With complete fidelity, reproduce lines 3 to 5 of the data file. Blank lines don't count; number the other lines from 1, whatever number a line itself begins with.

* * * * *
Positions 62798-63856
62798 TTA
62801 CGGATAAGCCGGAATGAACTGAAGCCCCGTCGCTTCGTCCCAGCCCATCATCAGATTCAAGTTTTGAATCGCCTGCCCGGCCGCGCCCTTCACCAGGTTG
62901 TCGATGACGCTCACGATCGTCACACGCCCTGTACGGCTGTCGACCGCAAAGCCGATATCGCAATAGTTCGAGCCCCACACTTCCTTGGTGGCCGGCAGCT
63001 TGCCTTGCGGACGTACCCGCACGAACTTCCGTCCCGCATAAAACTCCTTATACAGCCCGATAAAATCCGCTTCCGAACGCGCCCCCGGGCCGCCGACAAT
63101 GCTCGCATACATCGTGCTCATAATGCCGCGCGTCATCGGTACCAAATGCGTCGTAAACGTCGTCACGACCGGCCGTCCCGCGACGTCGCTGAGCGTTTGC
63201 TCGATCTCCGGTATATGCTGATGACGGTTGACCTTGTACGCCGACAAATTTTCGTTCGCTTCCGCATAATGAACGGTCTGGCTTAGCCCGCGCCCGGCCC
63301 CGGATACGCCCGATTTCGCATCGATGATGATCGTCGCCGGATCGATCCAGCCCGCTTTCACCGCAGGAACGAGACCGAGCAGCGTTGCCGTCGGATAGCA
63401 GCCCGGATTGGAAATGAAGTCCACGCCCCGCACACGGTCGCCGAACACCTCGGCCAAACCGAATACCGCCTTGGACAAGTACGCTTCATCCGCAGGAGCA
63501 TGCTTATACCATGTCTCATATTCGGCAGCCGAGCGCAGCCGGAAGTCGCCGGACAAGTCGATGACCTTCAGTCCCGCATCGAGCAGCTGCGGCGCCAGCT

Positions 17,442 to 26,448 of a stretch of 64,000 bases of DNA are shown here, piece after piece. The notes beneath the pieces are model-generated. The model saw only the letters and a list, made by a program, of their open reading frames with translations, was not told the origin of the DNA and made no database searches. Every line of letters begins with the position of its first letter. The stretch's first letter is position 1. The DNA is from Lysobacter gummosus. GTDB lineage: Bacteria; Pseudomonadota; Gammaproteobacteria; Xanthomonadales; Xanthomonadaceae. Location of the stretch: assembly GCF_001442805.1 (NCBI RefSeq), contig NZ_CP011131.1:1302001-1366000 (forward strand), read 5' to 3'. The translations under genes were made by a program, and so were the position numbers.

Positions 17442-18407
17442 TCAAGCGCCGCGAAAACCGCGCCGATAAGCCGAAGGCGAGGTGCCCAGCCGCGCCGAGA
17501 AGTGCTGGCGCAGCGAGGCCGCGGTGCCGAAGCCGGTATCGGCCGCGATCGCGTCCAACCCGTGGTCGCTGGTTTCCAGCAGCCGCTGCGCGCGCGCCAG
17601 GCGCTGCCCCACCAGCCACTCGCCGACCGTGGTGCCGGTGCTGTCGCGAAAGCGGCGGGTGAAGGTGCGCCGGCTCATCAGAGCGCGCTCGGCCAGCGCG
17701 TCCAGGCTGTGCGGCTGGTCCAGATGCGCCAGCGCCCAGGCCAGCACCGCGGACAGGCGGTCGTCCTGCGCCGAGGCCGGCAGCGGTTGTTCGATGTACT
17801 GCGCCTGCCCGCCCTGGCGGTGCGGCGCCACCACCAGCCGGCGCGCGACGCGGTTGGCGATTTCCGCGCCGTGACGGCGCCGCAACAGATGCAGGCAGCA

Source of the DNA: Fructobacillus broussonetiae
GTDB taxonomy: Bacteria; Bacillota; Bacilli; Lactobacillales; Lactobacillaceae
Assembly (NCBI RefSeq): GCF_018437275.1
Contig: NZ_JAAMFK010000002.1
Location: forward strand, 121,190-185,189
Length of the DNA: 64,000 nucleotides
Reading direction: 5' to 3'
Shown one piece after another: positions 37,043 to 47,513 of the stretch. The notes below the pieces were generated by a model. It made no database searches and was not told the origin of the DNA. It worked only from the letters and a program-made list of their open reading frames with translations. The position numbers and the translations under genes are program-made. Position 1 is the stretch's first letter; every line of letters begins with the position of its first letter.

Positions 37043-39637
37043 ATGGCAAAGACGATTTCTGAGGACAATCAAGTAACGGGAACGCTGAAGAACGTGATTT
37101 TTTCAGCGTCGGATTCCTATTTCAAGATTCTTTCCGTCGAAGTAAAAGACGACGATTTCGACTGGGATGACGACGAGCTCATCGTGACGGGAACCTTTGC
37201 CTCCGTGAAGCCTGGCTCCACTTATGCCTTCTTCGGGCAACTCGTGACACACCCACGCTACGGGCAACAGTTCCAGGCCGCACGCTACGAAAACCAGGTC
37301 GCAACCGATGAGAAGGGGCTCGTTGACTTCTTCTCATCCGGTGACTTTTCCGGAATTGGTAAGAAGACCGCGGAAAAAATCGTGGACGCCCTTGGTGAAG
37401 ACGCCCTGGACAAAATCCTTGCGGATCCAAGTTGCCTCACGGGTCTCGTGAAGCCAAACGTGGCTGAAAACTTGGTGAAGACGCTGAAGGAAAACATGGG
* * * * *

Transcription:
62801 CGGATAAGCCGGAATGAACTGAAGCCCCGTCGCTTCGTCCCAGCCCATCATCAGATTCAAGTTTTGAATCGCCTGCCCGGCCGCGCCCTTCACCAGGTTG
62901 TCGATGACGCTCACGATCGTCACACGCCCTGTACGGCTGTCGACCGCAAAGCCGATATCGCAATAGTTCGAGCCCCACACTTCCTTGGTGGCCGGCAGCT
63001 TGCCTTGCGGACGTACCCGCACGAACTTCCGTCCCGCATAAAACTCCTTATACAGCCCGATAAAATCCGCTTCCGAACGCGCCCCCGGGCCGCCGACAAT